Waterloo comes to Greenwich
A white uniformed naval band from Finland greeted the re-enactment of the New Waterloo Dispatch played out in the RNC Grand Square of Greenwich Hospital. Two gallant naval officers bearing the three Napoleonic flags, all eagle-mounted standards captured on the battlefields of Waterloo, were being rushed from the scene of capture on the battlefield to Westminster for presentation to the Prince Regent in St James’ Square.
Peter Warwick of Thames Alive, who had also organised the historic re-enactment of Lord Nelson’s funeral flotilla from the Grand Square up by river to St. Paul’s, realised the suitability of our ‘next door venue’ for the start of London’s great event. Ten or so military bands were to perform at a series of historic locations around the Sunday capital, calm again after the angry demonstrations held in central London the day before.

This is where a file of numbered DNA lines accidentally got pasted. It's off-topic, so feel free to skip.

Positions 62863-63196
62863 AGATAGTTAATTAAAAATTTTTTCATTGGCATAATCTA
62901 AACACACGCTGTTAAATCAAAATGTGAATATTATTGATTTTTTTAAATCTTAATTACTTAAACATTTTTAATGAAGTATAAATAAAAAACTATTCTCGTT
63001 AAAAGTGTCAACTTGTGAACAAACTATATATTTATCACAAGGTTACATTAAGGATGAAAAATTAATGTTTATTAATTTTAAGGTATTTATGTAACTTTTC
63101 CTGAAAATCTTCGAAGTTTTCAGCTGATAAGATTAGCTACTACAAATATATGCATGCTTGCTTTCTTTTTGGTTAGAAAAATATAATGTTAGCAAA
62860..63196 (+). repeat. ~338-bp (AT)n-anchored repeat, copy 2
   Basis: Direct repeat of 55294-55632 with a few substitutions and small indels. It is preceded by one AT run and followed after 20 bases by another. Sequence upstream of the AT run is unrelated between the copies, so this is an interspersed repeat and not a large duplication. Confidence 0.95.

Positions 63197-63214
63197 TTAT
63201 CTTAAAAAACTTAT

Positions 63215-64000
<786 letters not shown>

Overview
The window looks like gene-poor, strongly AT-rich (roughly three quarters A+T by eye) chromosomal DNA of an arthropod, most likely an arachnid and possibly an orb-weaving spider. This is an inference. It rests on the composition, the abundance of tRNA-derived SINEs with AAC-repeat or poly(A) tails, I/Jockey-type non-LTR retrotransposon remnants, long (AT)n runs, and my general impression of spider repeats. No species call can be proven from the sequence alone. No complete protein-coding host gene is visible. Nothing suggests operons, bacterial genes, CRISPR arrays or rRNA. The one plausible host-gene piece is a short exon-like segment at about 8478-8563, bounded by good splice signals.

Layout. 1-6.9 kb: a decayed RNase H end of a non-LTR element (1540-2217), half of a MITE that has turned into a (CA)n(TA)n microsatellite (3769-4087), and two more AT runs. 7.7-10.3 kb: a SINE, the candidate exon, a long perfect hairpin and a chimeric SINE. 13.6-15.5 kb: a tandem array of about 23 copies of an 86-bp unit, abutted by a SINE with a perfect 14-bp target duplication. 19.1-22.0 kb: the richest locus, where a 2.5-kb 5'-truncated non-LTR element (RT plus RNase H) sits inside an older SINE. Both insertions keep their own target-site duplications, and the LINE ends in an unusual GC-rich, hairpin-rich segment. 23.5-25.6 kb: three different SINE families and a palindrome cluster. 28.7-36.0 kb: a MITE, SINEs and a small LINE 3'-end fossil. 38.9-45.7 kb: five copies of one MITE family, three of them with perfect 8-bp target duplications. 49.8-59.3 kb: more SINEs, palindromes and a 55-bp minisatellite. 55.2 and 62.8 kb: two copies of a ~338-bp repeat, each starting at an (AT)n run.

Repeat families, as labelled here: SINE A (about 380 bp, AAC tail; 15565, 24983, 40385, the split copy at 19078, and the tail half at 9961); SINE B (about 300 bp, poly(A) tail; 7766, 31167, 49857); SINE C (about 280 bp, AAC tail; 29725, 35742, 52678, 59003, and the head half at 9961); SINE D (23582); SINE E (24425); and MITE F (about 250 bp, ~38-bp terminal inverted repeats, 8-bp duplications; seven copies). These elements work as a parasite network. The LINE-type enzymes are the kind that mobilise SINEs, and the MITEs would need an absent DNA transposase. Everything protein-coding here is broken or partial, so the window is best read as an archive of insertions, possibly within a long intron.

Peter had organised the celebratory carriage journey from the actual battlefield through Belgium and across La Manche to Broadstairs, where a becalmed frigate dispatched their ship’s duty, escorting the trophy standard as quickly as possible to announce this famous victory to the powers back in London via Watling Street, Canterbury, Faversham and on to town, greeted by a series of parades performed to Londoners, and then into St. James’ Square for a day of ceremony when the Prince Regent received this surprising trophy of three much-prized battle standards and the astonishing news of Napoleon’s defeat.
click on image to enlage
Just before breakfast, we aroused a newly-arrived Kiwi family from across our street to witness this imaginative historic event. Thames Alive had also recently played out the Magna Carta event on Runnymede’s historic Thameside meadow. A flotilla of historic craft manned by rowers performed a similar two-day celebration for both occasions. I had enjoyed mapping out their intended routes for pre-event usage. The occasion, with its gathered civic worthies, became a morning reception prior to chapel. The suddenly presented suggestion of a parliamentary move as discussed was clarified by the brilliant idea of Buckingham Palace becoming a more suitable venue, with replica chambers for both the Commons and the House of Lords. How about that!!